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In seasonal environments, the timing of reproduction has important fitness consequences. Our current understanding of the determinants of reproductive phenology in natural systems is limited because studies often ignore the spatial scale on which animals interact with their environment. When animals use a restricted amount of space and the phenology of resources is spatially variable, selection may favor sensitivity to small-scale environmental variation. Population-level studies of how songbirds track the changing phenology of their food source have been influential in explaining how populations adjust to changing climates but have largely ignored the spatial scale at which phenology varies. We explored whether individual great tits (Parus major) synchronize their breeding with phenological events in their local environment and investigated the spatial scale at which this occurs. We demonstrate marked variation in the timing of food availability, at a spatial scale relevant to individual birds, and that such local variation predicts the breeding phenology of individuals. Using a 45-year data set, we show that measures of vegetation phenology at very local scales are the most important predictors of timing of breeding within years, suggesting that birds can fine-tune their phenology to that of other trophic levels. Knowledge of the determinants of variation in reproductive behavior at different spatial scales is likely to be critical in understanding how selection operates on breeding phenology in natural populations.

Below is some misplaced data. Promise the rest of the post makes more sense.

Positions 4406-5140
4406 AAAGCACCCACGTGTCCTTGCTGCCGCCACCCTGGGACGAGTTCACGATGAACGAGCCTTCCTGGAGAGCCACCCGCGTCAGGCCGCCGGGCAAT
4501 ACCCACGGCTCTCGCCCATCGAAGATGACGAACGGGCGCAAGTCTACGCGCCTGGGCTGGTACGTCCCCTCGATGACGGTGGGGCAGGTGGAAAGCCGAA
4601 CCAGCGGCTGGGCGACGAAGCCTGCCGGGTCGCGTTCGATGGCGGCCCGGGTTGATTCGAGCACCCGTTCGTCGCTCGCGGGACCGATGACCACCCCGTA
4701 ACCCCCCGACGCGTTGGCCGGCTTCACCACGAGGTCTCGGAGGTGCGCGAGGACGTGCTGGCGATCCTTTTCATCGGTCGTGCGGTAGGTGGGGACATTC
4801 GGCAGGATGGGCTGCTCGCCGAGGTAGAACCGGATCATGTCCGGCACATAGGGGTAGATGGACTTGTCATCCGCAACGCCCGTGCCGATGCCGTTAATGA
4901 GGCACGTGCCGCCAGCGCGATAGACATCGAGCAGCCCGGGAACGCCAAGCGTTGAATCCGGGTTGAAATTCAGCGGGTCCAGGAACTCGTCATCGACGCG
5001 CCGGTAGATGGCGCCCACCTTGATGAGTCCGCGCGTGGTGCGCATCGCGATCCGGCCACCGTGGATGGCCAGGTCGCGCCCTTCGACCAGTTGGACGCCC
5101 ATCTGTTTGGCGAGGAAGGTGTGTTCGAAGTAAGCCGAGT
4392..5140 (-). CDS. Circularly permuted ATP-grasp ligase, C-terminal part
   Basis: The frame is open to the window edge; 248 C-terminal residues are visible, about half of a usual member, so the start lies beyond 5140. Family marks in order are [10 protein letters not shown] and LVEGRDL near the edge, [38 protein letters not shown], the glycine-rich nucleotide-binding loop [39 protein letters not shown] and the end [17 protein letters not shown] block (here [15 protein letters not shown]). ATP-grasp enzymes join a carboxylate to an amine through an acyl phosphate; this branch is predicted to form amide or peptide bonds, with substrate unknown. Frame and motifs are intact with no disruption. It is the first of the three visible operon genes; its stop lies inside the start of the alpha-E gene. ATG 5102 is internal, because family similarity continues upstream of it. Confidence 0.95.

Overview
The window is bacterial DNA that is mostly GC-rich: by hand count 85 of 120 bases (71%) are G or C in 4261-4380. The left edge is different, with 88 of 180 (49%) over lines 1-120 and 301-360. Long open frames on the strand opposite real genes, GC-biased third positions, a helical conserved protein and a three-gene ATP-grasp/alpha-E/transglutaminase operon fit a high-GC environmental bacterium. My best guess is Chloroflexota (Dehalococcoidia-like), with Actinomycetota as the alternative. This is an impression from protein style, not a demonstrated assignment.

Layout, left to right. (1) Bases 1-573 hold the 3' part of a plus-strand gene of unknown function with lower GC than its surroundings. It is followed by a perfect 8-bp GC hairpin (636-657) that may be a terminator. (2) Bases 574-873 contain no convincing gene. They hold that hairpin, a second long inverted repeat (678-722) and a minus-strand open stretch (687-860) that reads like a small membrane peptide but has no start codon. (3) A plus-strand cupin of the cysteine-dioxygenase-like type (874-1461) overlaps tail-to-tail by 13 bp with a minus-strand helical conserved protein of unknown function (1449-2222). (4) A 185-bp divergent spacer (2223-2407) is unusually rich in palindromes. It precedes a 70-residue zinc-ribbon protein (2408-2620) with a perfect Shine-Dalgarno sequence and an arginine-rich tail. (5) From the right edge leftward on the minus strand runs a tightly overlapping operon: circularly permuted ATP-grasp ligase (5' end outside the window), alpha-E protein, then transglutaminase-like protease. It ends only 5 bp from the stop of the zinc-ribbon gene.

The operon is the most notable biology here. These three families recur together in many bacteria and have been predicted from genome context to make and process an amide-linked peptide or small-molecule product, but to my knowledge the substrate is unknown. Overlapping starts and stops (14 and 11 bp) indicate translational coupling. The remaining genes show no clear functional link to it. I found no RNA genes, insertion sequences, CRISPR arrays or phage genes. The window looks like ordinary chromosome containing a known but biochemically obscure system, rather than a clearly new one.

Original publication




Journal article


Am Nat

Publication Date





84 - 97


Adaptation, Physiological, Animals, Ecosystem, England, Female, Food Chain, Larva, Male, Moths, Passeriformes, Quercus, Reproduction, Seasons, Time Factors